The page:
On the morning after the mass shooting in Florida last week, a 17-year-old at Ledyard High School in Connecticut made an offhand comment during his first period class, “I could buy an AR-15.” At that, all the teachers panicked. Really. The school was soon so rattled by the comment the principal called the cops. And those five words got the child shackled, taken into custody, and charged with “threatening in the 2nd degree” and “breach of peace in the 2nd degree.”
Pray tell, how does any judge in each of the 50 United States keep from laughing?
Forget the Constitution, freedom of speech, being a teenager, or the fact you dadgum right the kid could probably buy anything he wanted if he had the money. My sakes! Amanda Fagan should have her principal’s degree declared null and void due to the strong belief the woman has not an inch of common sense, and her bumbling decision is today’s example of all that is wrong in America.
Our nation needs to stay calm. Lighten up. Panicking is the worst thing you can do. Take a deep breath and think. Are any five words a misdemeanor? The kid didn’t even cuss. Where do you see a “threat?” Ask any police officer how “peace was breached” because the principal came closer to “inciting a riot” than the teenager, who doubtlessly is still “wide eyed.”
Now I know things have changed since I was in high school. We would actually take shotguns to school back in my day, especially in the fall, because somebody always wanted to go dove hunting on the way home. But gone are the easy days, the gentle laughter with one another. Had some chipper declared he could buy a semi-automatic rifle, no one would have thought for a second about it, other than remind the joker the first thing he would shoot would be his own foot.
I dare say even today if any teenager in the South said, “I could buy an AR-15,” this year nobody would pay attention. Wait, this isn’t to say a “perfect storm” of serious and reliable people erred greatly over the past two months in ignoring troubling signs and bizarre behavior with the Florida shooter. Blame no one – this is all new territory, a phenomena we’ve never known.
As we begin “live shooter” drills in our school, teaching exit routes and much greater awareness, we must emphasize to every student, “It is okay to tell.” Any student, regardless of age, should be encouraged to tell an adult if they even suspect something is wrong or weird or silly or stupid or strange but, my lands, Principal Fagan exhibited the worst possible judgement on a day when every school kid in America had the jitters.
Worse, this woman goes on TV, issues a statement in the newspapers, and calls the comment every bit as bad as talking about a bomb at an airport. One of life’s top rules is, “Never panic. No matter what happens, never panic. If you panic, you lose control and that’s when bad stuff happens.”
Ledyard, Conn., is right next to Groton and the New London submarine pens are on the south side of town. Based on Principal Fagan’s reaction, she should be sent to the Navy Yard for behavioral classes. Then again, a cadre of Navy officers could teach her but there is no way they could ever get her to understand. This is her statement to the media:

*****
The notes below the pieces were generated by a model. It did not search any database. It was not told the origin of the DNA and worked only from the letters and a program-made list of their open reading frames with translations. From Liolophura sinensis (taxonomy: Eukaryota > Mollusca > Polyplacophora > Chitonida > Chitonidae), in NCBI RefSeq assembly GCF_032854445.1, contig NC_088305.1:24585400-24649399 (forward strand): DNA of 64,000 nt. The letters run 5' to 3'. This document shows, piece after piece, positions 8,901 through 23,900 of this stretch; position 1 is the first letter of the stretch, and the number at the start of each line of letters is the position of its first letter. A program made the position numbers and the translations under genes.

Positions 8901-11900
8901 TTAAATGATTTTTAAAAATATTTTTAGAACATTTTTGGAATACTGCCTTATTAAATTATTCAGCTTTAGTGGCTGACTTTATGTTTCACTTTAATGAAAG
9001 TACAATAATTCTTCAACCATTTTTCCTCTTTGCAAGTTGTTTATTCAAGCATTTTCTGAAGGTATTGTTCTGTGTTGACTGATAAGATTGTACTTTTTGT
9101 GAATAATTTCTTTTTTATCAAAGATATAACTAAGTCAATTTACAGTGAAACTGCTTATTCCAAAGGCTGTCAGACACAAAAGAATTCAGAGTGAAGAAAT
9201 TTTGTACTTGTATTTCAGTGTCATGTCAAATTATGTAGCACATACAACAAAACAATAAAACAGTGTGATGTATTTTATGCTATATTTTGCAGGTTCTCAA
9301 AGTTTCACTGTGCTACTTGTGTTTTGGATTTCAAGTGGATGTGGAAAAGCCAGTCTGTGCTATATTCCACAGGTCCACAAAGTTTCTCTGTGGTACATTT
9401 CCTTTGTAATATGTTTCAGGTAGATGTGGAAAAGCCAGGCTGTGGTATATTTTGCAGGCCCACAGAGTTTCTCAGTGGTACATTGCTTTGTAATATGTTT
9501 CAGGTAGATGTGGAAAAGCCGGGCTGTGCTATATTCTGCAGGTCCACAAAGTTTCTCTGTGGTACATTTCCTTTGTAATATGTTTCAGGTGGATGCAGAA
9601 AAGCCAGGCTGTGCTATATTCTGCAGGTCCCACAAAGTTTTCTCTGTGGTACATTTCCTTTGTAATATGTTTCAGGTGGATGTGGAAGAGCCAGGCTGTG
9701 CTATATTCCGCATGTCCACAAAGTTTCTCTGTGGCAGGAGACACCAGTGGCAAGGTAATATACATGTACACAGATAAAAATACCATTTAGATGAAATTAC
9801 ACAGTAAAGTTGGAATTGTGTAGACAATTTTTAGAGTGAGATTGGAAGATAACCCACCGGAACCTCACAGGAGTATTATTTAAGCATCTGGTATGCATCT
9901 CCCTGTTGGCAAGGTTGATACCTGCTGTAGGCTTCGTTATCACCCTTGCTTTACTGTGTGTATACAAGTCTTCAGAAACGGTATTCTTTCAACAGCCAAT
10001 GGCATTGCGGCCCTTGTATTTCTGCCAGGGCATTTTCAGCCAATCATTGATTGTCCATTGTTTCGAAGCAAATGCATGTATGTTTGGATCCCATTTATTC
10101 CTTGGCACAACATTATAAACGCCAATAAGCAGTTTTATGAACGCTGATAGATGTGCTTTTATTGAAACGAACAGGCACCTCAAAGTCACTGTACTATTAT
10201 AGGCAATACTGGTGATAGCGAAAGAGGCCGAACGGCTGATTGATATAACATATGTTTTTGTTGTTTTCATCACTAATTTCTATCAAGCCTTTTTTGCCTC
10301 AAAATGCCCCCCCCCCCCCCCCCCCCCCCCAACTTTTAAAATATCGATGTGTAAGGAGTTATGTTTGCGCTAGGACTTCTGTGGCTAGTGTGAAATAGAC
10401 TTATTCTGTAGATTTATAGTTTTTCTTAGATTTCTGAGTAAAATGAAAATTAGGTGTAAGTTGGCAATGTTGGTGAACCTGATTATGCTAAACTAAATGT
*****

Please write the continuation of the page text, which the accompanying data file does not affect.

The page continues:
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PRINCIPAL AMANDA FEGANS REACTION TO A KID’S COMMENT
In the wake of any school violence, nerves are often frayed. Today is no exception. Many of us – parents, students, educators – faced today with feelings of sadness, anger, even fear as we began to process the news of the eighth fatal school shooting in America in seven weeks. This time, it was 17 high school students and staff members who lost their lives yesterday at a high school in Parkland, Florida.
Like every school staff in America today, the staff of Ledyard High School had heightened senses all day, working to be sure our smiles were particularly welcoming, our ears were particularly open, our interactions particularly genuine. I addressed the student body at the start of second block today, and I attach those words to this email if you’d like to read them.
The specific purpose for this School Messenger is to counter some false information that was posted today on a community forum on Facebook. That social media post indicated that a student at the high school had been arrested today for posting on the internet that he was going to shoot up the high school. That information, as presented, is false. Had an overt threat against the students and staff of Ledyard High School been made, you can be certain that you would have heard about it from school or district administration.
While protecting student confidentiality, I’d like to tell you what did happen today. At the beginning of our first period class, a student stated, roughly, “I could buy an AR-15.” In an abundance of caution, despite the fact that this student is a minor who cannot, in fact, legally purchase such a weapon, we made the decision to consult with the Ledyard Police, who made the decision to take the student into custody. The offense is akin to joking about a bomb in the airport. One simply doesn’t do it.
The student in question does not have access to firearms at home. There was never any threat to the safety of your children or the adults who teach and tend to them each day. The student did not, in fact, specifically threaten to do harm but rather referenced the purchase of a weapon.
Moving forward into the coming days and weeks, I ask for your help in keeping the spread of unverified information in check. Should you ever have a question, please reach out to me by phone, email, or in person. I’m happy to clarify or verify information as appropriate.
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Now, don’t you feel better knowing this woman is among those who teach our children?